‘The tower will be closing in 10 minutes, please take the elevator back down.’

Shit. I smile and nod at the Italian, my mind quickly working through the available solutions: I wasn’t about to head back down the tower after waiting for two hours! It wasn’t a big tower, and there weren’t any obvious dark corners. I looked up and wondered if I could wedge myself inside the bell itself. Maybe in films… but not here in real life. I was out of time and only one option remained: climb out one of the windows and cling to the wall. They do it in films… they inch themselves along a thin ledge…

The Italian usher was slowly walking around the tower, shooing people into the elevator. I only had 30 seconds to decide — wuss out and waste two hours of my life, or… chase the photo. I jumped onto the windowsill and looked down — Shit — I turned around and inched backwards until my toes were on the ledge — Crap — I reach to the left and grab the edge of the next portal — Phew — I’m safe for now, but the pounding of my heart against the ancient brick wall would suggest I’m still in in a wee spot of bother. Finally, the sound of the descending elevator! I slide myself along the ledge, my feet now splayed like a ballet dancer’s and pull myself back inside.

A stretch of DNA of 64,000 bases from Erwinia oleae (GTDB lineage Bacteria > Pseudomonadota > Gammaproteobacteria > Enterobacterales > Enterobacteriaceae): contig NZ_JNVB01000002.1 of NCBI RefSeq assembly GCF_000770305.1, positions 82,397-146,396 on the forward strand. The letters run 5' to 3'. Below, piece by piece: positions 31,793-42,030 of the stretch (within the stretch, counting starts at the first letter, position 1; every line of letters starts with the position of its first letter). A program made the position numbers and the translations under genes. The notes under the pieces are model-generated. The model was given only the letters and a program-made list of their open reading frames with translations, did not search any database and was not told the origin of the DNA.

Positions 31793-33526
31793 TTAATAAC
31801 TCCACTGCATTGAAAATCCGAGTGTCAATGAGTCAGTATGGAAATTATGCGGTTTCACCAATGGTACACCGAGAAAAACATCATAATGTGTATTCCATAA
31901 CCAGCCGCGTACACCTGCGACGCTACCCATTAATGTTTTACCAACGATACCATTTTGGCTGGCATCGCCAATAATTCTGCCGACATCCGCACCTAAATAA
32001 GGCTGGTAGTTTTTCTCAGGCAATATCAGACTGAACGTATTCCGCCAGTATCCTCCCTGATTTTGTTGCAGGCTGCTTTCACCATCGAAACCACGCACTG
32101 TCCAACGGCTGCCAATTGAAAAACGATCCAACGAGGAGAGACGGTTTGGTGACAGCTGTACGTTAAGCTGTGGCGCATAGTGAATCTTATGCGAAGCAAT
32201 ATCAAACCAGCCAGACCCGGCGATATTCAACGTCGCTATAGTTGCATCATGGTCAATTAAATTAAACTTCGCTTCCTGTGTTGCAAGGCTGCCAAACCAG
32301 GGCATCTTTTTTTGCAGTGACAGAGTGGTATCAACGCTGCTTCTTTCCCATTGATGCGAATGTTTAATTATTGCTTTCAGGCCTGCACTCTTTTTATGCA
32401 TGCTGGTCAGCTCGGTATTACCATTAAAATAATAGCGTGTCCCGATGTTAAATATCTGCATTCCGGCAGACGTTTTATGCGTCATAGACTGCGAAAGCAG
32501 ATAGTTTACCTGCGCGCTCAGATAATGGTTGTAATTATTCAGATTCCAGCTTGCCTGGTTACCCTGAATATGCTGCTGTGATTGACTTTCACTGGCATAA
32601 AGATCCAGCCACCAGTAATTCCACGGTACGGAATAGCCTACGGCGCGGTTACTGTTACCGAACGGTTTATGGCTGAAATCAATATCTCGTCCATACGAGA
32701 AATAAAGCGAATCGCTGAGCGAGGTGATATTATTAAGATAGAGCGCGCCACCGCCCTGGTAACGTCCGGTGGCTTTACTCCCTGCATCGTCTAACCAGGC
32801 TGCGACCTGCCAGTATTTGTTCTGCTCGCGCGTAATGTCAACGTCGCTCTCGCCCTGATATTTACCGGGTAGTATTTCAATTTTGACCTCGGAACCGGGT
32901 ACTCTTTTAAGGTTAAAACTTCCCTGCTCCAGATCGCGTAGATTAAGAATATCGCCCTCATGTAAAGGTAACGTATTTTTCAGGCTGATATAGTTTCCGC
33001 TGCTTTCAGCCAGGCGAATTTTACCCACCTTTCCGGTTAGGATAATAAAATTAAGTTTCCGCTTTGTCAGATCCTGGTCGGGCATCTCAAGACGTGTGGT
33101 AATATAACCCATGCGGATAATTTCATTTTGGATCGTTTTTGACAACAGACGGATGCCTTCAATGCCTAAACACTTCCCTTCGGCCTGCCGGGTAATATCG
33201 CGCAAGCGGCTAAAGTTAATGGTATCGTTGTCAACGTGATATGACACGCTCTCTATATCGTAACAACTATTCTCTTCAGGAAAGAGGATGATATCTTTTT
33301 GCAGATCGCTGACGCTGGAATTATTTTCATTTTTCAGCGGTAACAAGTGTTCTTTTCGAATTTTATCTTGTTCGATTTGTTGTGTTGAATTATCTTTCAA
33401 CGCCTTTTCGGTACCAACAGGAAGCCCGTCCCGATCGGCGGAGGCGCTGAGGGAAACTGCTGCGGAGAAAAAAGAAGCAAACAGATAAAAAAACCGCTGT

There I am, all alone and king of the hill! I camped out for another hour, constantly assessing the landscape, sizing up the prey, waiting to strike. An hour later, I struck gold — a full moon! A total fluke, but completely deserved. I pulled out the camera, struck a pose not unlike a war-time sniper and… wait! A big ship too! Click. Bang!

Venice-Clocktower-Bay-Italy-October-2008-1-1-smaller.jpg

That’s how I chased my perfect photo of Venice. It’s not a stereotypical view of Venice but I challenge you to find another like it.

It was getting cold and I had no food; I was out of water and thirsty. I packed up quickly and pushed the call button on the elevator. Nothing. I pushed it again. Still nothing. I looked out through a window and grinned in the darkness, wondering if it was possible.

To be continued…

Shared accomodation is great until your housemate's mother watches you screw your girlfriend
Nothing new, just website stuff

Sebastian

I am a tall, hairy, British writer who blogs about technology, photography, travel, and whatever else catches my eye.